This story is from BostonGlobe.com, the only place for complete digital access to the Globe.
AMHERST – Christian Birt’s interception return for a touchdown against Michigan last week provided a highlight in a University of Massachusetts season off to a slow start.
But that play is not the reason coach Charley Molnar selected Birt as a captain for the Minutemen’s visit to Miami (Ohio) for their first Mid-American Conference game Saturday.
“I’ve made him game captain and it has nothing to do with the interception,” Molnar said. “It was in my mind before that and the reason for that is, as we’ve gone through the season and, especially with a little bit of a rocky start, I think Christian is kind of like our team.
“Christian’s had a resurgence. In his time here, at least in his time with me, he’s been knocked down, he’s been in the doghouse. And, not only has he climbed out, he’s made himself a leader of this team by his passion for the game and hard work in practice, and really just doing everything right. And I think that’s similar to our team – being resilient. You got knocked down, get back up.”
UMass has been outscored in its opening three games, 145-19. But Birt’s 32-yard return provided temporary optimism as the Minutemen pulled within 21-10 of Michigan in the second quarter of a 63-13 loss.
“That was awesome, it got the whole team fired up,” Birt recalled. “After that, it gave us a bit of confidence, it was great. That’s the plan – to try and be in position and be able to make plays. And when the ball comes your way you have to be able to capitalize on those opportunities.
“But a pick 6 every game is not very likely.”
Miami (1-2) is led by quarterback Zac Dysert, who has a 68.1 completion percentage and has thrown for 705 yards.
“For the most part, our offense kind of runs what they do,” Birt said. “So we’ve been practicing all summer and preseason with them and now, during season, we still run against our offense. We have an idea of what to expect, what type of routes they’re going to run, because of what our offense does.”
“We learned from our mistakes and we kind of put it all together and try to have one really good outcome.”
Birt is among the few opponents who was able to turn the tables on Michigan quarterback Denard Robinson.
“[The intended receiver] gave me a kind of fake inside and I didn’t bite on it and he turned back outside,” Birt said. “I was watching the quarterback and I saw Denard staring him down. And as soon as he did that I started to jump on it. And as soon as he threw the ball I was in position to make a play on it.”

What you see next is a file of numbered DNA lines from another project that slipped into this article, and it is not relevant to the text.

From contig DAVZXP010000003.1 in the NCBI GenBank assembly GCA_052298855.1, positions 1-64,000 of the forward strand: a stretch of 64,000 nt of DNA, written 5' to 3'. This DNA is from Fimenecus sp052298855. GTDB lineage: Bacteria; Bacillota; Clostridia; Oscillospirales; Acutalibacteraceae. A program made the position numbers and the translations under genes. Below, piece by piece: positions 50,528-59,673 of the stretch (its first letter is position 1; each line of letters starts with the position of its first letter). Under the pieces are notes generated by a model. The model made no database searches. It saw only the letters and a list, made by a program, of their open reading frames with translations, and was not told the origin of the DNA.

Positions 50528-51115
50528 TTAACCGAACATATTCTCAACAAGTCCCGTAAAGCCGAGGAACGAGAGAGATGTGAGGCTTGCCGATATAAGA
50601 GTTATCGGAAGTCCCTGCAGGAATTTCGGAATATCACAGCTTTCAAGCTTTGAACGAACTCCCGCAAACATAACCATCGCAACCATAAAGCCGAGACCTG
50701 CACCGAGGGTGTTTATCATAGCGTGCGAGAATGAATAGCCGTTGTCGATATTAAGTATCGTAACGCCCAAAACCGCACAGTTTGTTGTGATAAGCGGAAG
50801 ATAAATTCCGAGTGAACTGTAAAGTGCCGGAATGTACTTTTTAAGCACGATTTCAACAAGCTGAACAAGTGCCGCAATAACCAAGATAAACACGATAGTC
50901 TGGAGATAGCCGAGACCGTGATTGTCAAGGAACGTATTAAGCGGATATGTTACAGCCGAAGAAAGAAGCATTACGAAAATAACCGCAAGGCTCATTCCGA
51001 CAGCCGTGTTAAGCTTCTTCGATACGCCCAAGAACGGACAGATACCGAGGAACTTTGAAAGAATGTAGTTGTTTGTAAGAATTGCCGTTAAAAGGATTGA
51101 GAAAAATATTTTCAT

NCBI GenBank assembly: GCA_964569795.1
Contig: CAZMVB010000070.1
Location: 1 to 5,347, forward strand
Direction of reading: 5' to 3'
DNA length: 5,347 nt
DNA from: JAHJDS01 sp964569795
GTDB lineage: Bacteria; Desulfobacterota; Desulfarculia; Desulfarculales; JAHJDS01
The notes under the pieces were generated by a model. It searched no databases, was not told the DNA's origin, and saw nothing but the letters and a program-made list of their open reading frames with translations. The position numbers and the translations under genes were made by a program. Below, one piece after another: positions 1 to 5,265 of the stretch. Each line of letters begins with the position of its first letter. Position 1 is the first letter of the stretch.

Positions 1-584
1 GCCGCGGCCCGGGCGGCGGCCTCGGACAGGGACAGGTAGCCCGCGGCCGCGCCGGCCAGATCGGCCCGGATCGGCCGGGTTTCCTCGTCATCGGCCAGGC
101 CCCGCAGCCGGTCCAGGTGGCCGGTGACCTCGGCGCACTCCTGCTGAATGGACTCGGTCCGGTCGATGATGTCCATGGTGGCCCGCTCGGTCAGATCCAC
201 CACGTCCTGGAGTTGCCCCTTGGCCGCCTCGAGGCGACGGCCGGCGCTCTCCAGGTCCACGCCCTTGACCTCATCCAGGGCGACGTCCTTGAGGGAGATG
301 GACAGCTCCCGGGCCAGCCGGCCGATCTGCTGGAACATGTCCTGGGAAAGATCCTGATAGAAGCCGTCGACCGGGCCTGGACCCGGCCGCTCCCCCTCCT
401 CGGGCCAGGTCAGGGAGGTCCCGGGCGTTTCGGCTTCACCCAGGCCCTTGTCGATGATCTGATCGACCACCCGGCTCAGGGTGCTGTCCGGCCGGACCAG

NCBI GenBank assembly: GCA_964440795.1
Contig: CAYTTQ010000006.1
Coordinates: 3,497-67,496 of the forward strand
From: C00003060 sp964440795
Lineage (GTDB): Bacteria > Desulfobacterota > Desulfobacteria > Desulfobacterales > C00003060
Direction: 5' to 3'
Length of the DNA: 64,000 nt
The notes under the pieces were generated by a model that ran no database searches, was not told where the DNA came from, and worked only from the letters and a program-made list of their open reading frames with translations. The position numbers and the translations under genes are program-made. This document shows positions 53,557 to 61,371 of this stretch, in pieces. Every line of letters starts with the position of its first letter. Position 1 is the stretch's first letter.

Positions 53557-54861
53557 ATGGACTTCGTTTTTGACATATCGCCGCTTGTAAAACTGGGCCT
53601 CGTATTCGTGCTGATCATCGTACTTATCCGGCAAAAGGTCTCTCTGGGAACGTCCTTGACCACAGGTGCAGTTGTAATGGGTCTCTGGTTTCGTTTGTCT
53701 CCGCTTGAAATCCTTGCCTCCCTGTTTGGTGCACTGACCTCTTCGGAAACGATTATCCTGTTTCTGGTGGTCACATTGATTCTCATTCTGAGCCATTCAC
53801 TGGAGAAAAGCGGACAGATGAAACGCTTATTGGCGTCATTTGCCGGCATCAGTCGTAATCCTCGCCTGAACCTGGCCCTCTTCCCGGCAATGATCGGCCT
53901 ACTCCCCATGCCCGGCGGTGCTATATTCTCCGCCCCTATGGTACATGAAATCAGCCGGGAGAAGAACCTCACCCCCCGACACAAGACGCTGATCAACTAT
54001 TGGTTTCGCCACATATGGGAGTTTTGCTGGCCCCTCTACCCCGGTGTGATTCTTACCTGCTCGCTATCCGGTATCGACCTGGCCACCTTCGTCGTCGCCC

After that, “it was a blur – all I saw was end zone.”
The Minutemen might not know how to win, yet. But they do have a sense of how to give tribute to even a minor success.
“It was great, tremendous,” Birt said. “Especially being at the Big House, that’s a memory I’m never going to forget.
“We were all celebrating in the end zone and the coaches were yelling, ‘Hey, we have to go out there and we have to do kickoff.’ And it took a little while to get out there because we were all celebrating. But we had to get it all back together and keep up the fight.”
The Minutemen have been absorbing some hard lessons. But adversity could help them prepare for upcoming opponents.
“Michigan is a great team, I don’t know if we’ll be facing anything like them again the rest of the year,” Birt said. “But we’re not taking any team lightly. We’re still preparing for them like they’re Michigan, or Alabama, or the best team in the country. We respect our opponents and we’ll be prepared – we don’t change the way we prepare.
“We just need to learn from our mistakes. We made a lot of mistakes, like not being in the right position, and the other team has capitalized on it. We’ve just got to take the negative and try to turn it into a positive in practice.”
Birt, who is from Laconia, N.H., could not have anticipated a Football Bowl Subdivision level of highs and lows when he enrolled at UMass four years ago.
“I had no idea (about the Minutemen entering into the FBS). I always knew there was talk and rumors about it, but I didn’t know I would be part of that transition. It’s great, it’s great for the program, it’s great for the school. Playing big-time ball now we get a lot more exposure, it helps guys get to the next level. There are more scouts at practice, things like that. We’re playing on TV more often. It’s great for everybody here.”
Frank Dell'Apa can be reached at email@example.com.